the term "conspiuracy theory"

For a journalist to use the term "conspiracy theory" , they are essentially admitting to having no integrity. Anyone who puts someone down as a "conspiracy theorist" implies they don't believe it's possible for those in power to abuse their power. That's the primary reason for journalism: to protect the public from abuse of power.

The term conspiracy theory

«Conspiracy theory» means a theory about power abuse/corruption/falsehood/criminality that we refuse to consider at all, because we a priori consider it impossible, fantasy, crap. As soon as we take it seriously, it is not longer a «conspiracy theory», even if some kind of conspiracy is assumed.
Proof: The theory that a group rather than one person robbed a bank is never labeled conspiracy theory. Never. Why? Because conspiracy theory means something else. The officially accepted narrative about the Watergate is never labeled conspiracy theory. Never. Why? Because conspiracy theory means something incredible.
Conspiracy theory means a stupid theory about conspiracy, which is begging the question.
The message of the c-word is: Don't waste your time on this, because there is nothing to find.
Five years after 9/11 – until September 18th 2006 to be precise – I didn't check the official narrative, because I was – and I am – no conspiracy theorist.
I remember when I first learned by the German magazine Der Spiegel that there were conspiracy theorists who doubted the official narrative. Well, I always look where I expect to find something and I don't expect to learn something from crackpots. I would not waste my time on X-Files stuff like that. And I knew my Umberto Eco. By that time I did not know about any of the far out theories and urban legends so instrumental to discredit 911 truth, I knew nothing about «pods» and «no planes» and «Jews at WTC warned», but I immediately felt that Der Spiegel was addressing stuff like that, and I wasn't even interested in reading the debunking… So I skipped the article about the conspiracy theories.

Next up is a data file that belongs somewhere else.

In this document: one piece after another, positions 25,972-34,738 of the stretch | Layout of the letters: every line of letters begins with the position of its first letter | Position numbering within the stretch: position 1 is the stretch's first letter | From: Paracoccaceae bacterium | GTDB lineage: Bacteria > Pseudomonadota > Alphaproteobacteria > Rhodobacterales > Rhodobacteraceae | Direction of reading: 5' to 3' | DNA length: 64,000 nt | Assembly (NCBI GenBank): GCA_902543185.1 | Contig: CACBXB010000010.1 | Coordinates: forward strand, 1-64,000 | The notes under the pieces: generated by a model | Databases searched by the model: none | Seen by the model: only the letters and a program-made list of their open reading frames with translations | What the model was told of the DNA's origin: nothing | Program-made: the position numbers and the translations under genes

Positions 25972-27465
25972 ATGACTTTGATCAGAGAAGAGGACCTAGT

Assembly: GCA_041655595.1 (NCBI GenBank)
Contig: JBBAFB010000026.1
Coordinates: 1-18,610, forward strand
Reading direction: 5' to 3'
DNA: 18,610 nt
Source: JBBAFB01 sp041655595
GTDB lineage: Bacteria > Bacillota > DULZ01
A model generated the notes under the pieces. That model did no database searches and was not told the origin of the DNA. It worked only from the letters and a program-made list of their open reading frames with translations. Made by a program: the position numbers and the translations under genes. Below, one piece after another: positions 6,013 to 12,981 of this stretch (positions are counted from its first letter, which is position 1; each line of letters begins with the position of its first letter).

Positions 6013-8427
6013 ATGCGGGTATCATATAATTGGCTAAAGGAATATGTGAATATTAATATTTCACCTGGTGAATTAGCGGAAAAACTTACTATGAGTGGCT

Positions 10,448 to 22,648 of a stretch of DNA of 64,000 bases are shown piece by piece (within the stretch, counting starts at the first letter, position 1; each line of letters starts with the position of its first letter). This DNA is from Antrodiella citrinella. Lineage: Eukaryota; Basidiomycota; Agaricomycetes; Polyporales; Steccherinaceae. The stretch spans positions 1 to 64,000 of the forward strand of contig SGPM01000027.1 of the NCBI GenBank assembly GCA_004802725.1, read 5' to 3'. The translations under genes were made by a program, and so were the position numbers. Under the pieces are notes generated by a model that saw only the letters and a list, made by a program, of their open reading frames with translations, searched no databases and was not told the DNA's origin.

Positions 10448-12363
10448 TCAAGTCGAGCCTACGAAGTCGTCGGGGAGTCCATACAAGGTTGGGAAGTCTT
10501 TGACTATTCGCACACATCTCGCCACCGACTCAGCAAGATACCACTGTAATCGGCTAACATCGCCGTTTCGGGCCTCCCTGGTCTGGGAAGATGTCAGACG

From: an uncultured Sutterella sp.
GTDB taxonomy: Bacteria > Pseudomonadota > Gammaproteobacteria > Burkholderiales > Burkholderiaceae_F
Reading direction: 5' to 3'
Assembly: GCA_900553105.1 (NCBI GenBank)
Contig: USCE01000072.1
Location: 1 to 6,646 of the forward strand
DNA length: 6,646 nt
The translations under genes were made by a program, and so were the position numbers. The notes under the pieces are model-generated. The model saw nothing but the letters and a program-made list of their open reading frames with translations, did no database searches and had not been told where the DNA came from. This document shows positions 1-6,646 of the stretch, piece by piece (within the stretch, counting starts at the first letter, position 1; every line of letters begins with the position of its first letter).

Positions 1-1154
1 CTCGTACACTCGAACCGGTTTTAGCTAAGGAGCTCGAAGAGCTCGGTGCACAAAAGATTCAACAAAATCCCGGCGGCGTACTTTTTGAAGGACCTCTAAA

The term conspiracy theory is a mixup:
The generic sense is the theory that a crime is committed by a group rather than one single person. In the JFK case that made sense. Lonely nut vs. conspiracy.
From cultural history however, we know another sense of the term, a paranoid world view in which outsiders are considered a danger to society: The grandiose conspiracy theories, like the Templars, the Rosicrucians, the Illuminati, the Elders of Zion, the Trotskyite-Zinovievite Terrorist Center etc. were all theories about «subversive» groups conspiring against the establishment, not at all theories about power abuse and corruption by the establishment itself.
«Conspiracy theories» like the CIA killed JFK, the CIA is running drugs, the government arranged 9/11 however, are all about power abuse/corruption on top level of the society, not about subversive groups dangerous to the establishment.
Please notice this change: We all agree that the Protocols of the Elders of Zion was a conspiracy theory. How then label our own theory that the protocols was a hoax document fabricated by the Czarist secret police in the early 1900s to divert grievances caused by an oppressive monarchy toward the scapegoat of Jews? Would the term fabrication theory do?